Through time, different views of how the economy works have shaped theories that aren’t equal in their assumptions, which correspond to the attempt to resolve the biggest questions that where unanswered at the time, and often were problems that policymakers were trying to fix for the sake of society itself, not only as part of scientific endeavor.
The aggregate supply (AS) curve is going to show us the production of everything inside the entire economy. We will discuss this concept by chronological order starting with the long run or LRAS which is the theory developed by the classical economists before the Great Depression when Keynes developed his model know by his own name.
The long run aggregate supply (LRAS)
Classical or liberal economics is a theory of self-regulating market economies governed by natural laws of production and exchange. The wealth of any nation was determined by national income which was in turn based on the efficiently organized division of labor and the use of accumulated capital.
Its policy advocates the freedom of the market, with the state providing for the common good,Acknowledges that there are market failures.
Promotes the Progressive tax, warns the danger of monopoly and celebrates competition. On international trade, finds benefits from it, distinguished from protectionism.
Knowing the ambient where the theory of AS develops we are in shape to unfold its contents. The classical model of AS describes how the economy behaves in the long run. It is known as an inelastic supply curve because production inputs are fixed causing the output to be fixed:
This is a result of two important classical properties, the economy satisfies the classical dichotomy which means that money is neutral causing the inelasticity of the curve and the full employment or natural level of output where the resources to produce are not wasted, we can say that unemployment is at its natural rate as a need of reality in the theory.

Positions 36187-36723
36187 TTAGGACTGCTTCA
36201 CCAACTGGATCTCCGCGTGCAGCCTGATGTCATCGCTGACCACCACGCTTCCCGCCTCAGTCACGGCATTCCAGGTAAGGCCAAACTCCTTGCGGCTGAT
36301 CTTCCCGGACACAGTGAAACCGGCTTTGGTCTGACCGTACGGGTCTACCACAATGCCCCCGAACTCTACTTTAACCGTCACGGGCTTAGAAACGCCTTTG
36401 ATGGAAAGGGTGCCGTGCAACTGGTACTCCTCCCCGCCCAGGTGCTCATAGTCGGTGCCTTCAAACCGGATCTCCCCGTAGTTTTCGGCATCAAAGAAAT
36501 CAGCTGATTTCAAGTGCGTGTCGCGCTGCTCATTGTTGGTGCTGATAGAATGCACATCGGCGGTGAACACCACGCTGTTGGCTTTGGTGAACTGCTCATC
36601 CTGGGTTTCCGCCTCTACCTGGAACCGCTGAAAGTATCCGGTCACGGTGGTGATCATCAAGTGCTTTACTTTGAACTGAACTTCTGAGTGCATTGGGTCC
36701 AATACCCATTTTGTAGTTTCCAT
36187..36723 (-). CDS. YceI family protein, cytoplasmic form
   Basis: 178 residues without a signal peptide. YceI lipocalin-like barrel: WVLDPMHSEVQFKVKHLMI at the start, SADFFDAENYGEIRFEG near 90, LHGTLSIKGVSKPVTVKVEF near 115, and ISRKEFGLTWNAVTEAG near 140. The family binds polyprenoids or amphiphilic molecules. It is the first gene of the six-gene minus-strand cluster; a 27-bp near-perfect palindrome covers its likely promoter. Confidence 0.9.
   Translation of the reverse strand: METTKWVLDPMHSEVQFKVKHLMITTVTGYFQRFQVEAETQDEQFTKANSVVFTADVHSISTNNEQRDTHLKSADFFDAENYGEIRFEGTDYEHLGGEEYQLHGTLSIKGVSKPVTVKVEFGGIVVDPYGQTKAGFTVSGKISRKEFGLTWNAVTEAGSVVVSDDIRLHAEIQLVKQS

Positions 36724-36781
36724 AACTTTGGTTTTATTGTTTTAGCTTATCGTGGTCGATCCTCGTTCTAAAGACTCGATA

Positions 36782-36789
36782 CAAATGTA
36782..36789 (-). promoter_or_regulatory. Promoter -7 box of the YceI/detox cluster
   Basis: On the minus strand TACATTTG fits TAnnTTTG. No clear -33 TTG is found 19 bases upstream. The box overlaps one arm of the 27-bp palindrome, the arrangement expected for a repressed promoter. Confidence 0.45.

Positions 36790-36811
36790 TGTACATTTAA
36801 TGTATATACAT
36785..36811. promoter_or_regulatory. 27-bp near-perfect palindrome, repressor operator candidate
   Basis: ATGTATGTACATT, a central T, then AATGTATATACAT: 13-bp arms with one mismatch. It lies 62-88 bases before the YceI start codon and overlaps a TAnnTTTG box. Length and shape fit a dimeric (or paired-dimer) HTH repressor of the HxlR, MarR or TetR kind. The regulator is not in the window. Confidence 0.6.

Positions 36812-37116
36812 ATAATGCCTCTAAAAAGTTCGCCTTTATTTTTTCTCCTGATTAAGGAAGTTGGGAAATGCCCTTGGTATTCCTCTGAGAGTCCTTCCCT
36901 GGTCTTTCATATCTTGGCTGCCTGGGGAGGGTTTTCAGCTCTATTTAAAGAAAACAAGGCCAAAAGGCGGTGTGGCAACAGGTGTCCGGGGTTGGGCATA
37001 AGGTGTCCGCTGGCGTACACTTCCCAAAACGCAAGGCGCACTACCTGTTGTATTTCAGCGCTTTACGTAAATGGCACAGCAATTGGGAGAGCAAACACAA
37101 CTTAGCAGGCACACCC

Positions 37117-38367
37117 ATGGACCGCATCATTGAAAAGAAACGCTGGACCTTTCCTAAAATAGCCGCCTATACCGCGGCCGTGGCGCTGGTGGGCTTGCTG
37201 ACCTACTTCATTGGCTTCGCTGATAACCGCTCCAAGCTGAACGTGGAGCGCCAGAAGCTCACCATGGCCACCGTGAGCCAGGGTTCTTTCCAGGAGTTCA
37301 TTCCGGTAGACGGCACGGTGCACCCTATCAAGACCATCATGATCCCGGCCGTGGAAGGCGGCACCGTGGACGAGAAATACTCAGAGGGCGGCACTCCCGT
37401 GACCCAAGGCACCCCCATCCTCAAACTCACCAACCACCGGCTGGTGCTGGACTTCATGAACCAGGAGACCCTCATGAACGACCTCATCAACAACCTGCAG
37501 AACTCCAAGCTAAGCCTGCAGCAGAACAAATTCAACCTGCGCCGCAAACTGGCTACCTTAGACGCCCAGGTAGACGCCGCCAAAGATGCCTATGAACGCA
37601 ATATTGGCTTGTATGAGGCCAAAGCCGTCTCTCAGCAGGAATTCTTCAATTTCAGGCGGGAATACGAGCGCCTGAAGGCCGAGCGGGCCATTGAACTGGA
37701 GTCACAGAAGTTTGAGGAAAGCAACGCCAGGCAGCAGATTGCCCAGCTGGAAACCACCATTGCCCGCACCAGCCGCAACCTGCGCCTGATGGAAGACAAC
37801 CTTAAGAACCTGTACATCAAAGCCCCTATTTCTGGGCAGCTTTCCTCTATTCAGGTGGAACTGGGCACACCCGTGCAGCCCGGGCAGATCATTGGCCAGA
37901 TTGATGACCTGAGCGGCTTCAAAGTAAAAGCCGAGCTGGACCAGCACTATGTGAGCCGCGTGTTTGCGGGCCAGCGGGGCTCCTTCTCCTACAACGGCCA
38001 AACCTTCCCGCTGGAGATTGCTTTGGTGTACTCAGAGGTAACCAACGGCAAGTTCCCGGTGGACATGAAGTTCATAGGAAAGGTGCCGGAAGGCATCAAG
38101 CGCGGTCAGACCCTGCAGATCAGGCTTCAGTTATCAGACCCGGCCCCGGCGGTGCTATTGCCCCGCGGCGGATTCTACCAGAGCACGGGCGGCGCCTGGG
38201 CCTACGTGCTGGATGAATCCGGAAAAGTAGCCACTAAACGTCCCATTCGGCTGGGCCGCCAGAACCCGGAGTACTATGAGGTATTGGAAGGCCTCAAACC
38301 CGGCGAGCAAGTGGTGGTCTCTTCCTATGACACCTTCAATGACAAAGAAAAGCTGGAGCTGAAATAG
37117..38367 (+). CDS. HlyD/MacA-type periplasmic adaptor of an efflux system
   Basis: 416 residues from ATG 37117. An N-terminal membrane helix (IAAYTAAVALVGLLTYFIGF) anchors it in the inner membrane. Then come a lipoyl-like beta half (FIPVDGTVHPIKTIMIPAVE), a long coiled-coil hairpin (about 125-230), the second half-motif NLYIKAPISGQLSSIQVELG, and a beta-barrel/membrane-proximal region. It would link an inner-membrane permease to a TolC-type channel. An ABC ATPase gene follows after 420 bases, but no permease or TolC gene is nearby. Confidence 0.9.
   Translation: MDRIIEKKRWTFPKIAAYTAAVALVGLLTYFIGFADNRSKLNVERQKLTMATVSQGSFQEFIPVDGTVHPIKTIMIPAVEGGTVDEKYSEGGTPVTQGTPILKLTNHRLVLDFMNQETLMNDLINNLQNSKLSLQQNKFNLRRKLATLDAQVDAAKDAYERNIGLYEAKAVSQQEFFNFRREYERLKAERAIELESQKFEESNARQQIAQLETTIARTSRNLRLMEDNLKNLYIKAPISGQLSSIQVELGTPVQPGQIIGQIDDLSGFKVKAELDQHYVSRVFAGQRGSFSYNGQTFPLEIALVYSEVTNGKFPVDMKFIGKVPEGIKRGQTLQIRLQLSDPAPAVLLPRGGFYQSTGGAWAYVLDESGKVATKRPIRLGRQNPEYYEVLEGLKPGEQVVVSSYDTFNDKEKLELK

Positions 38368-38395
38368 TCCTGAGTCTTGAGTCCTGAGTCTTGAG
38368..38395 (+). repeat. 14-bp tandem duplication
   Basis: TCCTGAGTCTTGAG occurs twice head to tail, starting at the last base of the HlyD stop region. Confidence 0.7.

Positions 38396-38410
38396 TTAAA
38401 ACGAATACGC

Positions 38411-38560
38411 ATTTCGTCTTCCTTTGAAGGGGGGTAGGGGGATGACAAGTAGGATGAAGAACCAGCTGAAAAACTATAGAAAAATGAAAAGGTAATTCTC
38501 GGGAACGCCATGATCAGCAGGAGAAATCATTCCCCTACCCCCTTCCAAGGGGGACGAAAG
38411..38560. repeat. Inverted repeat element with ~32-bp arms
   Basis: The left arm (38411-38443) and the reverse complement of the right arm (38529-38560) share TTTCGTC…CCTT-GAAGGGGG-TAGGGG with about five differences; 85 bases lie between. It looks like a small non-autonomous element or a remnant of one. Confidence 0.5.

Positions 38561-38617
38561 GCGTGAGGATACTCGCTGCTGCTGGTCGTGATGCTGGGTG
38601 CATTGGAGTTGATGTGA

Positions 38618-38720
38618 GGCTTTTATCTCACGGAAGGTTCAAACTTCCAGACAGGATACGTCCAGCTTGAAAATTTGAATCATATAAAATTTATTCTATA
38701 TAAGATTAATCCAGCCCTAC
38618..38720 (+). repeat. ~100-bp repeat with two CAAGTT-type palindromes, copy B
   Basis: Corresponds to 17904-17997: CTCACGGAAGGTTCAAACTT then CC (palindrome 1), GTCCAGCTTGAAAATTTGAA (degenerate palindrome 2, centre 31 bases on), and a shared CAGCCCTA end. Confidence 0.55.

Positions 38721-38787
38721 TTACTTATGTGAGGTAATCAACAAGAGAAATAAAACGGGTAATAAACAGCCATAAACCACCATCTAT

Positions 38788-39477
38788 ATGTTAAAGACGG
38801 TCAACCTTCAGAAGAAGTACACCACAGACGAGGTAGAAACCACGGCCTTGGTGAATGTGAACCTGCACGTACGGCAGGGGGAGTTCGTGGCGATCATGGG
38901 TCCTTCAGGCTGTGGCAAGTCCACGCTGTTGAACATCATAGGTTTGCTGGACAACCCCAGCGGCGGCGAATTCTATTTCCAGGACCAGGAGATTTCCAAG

By the self-regulating nature of economy reflects in the wages and prices, when things are going good wages rise together with the prices and when the economy is at contraction wages and prices go down.
The implications of an inelastic supply curve are that any deviation from full unemployment are temporary, the economy will always go back to it, and that any increase in the aggregated demand will only cause inflation meaning that it will only increase prices and wages but not the real GDP.
And as the economy regulates by its own the government policy has little to do in this model often known as with the property of ‘laissez-faire’ that means, let them act, let do. Also it is placed little emphasis on the use of fiscal policy to manage aggregate demand.
The classical view suggests the most important thing is enabling the free market to operate. This limited direct role for government had deep roots in the abundant historical evidence of abuse of concentrated political and economic power by governments.
That this power would typically be used to reward friends and punish enemies was taken as self-evident, causing general aversion to direct economic participation by the government.
Public sector actions to promote economic prosperity are doomed to failure according to the classical analysis.